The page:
Ethiopia: Ethiopia Devalues Its Birr Currency 17% Against Dollar, Central Bank Says – By Jason McLure

September 1st, 2010 Print Print Email Email

Ethiopia devalued its currency, the birr, by 17 percent against the dollar, the third such move in the past 14 months, according to the National Bank of Ethiopia.

The exchange rate was quoted at 16.351 per dollar today compared with 13.628 yesterday, according to the website of the Addis Ababa-based central bank. It was trading at 11.381 on July 10 last year.

The devaluation will crimp imports and make it easier to boost foreign currency reserves. Ethiopia needs to raise its reserves to 3 months of import cover from 2.3 months to cushion its economy from external shocks, a June report from the International Monetary Fund said.

There is a “need for a 10 percentage point real exchange rate depreciation” in order to achieve that goal, the IMF said in the report.

Ethiopia’s trade deficit was expected to grow to $7 billion in the fiscal year to July 7 from $6.3 billion the year before, according to IMF figures.

Ethiopian birr devalued: central bank data
ADDIS ABABA (Reuters) – The Ethiopian birr was devalued by 16.7 percent on Wednesday, according to exchange rates published on the central bank’s website.
The birr was quoted by the National Bank of Ethiopia at a weighted average of 16.3514 against the dollar compared with 13.6284 on Tuesday. A central bank official confirmed the new rate but was not authorised to make further comment.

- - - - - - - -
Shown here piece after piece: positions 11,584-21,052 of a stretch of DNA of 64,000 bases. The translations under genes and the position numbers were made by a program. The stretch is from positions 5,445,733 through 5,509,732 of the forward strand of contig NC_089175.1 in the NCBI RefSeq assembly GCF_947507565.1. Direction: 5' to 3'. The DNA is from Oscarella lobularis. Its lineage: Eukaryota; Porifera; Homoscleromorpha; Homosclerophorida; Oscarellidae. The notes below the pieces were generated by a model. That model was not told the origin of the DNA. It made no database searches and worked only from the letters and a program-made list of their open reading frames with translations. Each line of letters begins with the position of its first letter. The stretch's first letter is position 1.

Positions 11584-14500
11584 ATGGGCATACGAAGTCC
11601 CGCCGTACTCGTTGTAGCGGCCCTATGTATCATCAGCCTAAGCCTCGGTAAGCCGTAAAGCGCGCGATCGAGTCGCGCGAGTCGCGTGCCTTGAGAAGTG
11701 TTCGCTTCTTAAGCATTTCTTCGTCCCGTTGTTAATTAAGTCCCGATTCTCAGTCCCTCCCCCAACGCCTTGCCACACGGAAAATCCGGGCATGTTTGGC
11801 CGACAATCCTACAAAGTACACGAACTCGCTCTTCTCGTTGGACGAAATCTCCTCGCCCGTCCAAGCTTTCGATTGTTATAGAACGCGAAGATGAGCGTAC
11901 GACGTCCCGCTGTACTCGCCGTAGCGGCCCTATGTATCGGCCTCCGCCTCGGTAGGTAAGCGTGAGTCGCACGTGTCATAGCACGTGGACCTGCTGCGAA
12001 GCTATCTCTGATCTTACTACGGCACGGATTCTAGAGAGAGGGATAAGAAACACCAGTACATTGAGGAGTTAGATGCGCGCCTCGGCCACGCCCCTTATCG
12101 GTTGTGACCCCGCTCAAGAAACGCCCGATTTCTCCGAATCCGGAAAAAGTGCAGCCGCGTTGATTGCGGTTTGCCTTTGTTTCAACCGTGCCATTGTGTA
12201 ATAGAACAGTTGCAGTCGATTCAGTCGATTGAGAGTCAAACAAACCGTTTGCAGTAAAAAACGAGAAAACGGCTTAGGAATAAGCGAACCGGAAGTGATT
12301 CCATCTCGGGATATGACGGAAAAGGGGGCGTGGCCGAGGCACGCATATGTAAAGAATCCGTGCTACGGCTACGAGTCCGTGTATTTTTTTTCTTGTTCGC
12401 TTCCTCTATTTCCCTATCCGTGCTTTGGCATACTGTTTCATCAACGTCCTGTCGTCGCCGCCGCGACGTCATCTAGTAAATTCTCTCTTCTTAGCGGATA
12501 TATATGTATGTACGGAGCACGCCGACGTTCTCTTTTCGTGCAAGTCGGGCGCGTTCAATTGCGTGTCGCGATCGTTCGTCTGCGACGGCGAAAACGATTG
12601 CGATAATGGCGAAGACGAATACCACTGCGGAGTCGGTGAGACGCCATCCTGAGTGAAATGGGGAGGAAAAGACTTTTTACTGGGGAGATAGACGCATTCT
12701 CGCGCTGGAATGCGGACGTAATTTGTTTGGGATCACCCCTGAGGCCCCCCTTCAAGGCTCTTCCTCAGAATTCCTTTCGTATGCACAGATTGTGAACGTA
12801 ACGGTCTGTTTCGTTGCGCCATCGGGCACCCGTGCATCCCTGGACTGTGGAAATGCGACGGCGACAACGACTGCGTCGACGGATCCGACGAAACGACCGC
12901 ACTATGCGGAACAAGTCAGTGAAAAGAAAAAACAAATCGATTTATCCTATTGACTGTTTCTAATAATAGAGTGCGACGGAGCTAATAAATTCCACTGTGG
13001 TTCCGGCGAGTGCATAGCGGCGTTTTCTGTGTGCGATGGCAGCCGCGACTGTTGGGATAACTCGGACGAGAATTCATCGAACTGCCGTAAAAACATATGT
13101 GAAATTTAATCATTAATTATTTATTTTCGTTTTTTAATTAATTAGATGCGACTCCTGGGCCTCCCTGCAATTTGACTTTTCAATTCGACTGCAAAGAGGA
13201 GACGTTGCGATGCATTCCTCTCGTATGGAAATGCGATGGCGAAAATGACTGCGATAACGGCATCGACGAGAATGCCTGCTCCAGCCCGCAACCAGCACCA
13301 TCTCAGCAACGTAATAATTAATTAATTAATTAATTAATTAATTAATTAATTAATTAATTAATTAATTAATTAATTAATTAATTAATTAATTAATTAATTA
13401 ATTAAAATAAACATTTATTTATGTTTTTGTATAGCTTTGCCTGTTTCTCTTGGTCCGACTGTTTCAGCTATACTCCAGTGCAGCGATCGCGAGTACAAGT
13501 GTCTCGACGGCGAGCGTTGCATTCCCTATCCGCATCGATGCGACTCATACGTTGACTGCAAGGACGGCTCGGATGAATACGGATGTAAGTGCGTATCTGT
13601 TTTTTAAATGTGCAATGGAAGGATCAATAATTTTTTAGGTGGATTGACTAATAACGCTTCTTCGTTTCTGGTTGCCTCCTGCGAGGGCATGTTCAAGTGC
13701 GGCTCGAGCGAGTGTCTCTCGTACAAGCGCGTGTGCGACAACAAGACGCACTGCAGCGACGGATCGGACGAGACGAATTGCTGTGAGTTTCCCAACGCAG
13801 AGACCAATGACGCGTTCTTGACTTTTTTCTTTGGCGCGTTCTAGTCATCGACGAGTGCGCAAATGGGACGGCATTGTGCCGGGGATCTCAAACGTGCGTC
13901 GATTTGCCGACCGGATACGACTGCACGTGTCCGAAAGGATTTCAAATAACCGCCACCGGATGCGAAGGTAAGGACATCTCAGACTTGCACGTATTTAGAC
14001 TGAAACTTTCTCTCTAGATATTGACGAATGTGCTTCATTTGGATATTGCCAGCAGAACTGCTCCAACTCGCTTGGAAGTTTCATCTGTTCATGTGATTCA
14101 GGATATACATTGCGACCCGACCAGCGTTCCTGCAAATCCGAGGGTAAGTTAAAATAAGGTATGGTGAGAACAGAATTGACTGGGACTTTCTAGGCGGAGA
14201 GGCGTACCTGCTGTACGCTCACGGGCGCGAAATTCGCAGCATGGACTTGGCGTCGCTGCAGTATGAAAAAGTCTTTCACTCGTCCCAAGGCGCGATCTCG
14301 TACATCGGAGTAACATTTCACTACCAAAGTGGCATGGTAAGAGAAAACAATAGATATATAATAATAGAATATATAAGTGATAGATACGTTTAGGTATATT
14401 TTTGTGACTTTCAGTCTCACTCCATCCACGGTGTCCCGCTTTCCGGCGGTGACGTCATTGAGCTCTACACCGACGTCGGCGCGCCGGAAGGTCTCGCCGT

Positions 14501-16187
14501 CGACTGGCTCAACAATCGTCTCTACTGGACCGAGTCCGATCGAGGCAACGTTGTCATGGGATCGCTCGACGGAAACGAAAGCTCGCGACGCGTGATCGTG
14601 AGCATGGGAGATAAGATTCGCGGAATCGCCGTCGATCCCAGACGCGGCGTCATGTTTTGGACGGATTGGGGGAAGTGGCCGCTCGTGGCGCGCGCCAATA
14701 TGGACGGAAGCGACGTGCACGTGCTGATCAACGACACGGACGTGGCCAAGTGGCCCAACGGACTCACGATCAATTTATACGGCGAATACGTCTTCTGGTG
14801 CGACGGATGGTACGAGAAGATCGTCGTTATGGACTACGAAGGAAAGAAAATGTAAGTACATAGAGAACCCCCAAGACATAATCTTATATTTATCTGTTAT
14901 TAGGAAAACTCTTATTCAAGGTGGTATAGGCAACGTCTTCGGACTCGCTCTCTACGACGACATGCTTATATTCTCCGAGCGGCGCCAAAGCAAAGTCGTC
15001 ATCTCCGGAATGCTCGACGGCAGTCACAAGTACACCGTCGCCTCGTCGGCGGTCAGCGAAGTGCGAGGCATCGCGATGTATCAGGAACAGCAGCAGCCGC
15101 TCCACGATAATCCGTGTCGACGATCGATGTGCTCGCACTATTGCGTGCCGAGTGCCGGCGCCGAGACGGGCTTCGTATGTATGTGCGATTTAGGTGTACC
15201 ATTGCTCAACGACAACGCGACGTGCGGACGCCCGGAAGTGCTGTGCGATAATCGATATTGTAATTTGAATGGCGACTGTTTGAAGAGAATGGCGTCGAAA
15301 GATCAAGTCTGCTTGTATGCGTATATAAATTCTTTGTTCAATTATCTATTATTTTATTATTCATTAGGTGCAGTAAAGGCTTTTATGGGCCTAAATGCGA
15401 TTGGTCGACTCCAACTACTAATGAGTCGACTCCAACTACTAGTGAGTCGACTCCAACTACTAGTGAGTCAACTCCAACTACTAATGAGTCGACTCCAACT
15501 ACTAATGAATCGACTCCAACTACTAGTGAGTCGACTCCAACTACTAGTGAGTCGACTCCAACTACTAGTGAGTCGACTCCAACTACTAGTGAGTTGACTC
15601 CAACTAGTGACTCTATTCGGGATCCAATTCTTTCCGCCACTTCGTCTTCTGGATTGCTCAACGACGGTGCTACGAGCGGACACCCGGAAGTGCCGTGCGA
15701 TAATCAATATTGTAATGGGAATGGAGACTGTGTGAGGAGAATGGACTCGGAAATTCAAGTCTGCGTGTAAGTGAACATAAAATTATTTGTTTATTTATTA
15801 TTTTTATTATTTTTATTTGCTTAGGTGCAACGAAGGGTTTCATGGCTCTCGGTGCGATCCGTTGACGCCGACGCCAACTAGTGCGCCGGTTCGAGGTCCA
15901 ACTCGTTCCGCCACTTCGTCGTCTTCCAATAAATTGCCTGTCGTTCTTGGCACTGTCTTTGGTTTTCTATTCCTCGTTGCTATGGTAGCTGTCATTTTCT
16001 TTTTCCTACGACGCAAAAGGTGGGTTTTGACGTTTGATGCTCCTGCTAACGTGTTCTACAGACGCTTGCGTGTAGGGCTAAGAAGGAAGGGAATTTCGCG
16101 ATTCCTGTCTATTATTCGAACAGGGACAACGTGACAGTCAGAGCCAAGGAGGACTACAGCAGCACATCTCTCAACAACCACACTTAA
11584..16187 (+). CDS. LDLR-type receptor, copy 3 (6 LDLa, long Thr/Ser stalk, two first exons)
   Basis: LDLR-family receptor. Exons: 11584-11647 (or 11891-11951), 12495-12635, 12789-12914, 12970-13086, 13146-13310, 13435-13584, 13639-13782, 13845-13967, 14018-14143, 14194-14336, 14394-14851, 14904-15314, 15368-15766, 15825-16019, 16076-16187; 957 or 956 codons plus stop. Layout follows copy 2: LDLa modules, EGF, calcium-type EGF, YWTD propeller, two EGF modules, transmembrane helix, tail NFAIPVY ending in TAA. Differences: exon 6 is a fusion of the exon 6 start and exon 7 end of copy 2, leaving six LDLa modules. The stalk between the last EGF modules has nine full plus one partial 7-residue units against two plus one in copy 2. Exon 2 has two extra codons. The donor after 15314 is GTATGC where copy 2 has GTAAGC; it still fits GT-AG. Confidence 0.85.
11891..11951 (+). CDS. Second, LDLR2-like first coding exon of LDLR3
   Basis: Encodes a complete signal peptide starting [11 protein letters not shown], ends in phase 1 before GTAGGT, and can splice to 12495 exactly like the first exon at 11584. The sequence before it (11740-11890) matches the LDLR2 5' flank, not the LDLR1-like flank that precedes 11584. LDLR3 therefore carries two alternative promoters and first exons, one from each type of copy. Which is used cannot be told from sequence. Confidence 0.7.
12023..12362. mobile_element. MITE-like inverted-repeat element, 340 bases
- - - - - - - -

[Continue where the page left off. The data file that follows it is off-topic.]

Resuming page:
Last month, the government unveiled an ambitious five-year economic plan which targets average annual economic growth of 14.9 percent over the period and aims to end the Horn of Africa nation’s dependence on food aid.
Ethiopia is Africa’s biggest coffee exporter and the world’s fourth largest exporter of sesame. It is also one of Africa’s biggest potentional markets — with a population of 80 million — and most of its people have no telephones or bank accounts.
Devaluations can spur economic growth and reduce current account deficits to the extent they boost exports and discourage imports, although they carry the risk of importing inflation.
Ethiopia’s inflation rate slowed to 5.7 percent in July.
The country — still one of the world’s poorest with nearly 10 percent of the population relying on emergency food aid last year — is keen to attract foreign investment in agriculture and mineral exploration.
Ethiopia has operated a managed floating exchange rate regime since 1992.

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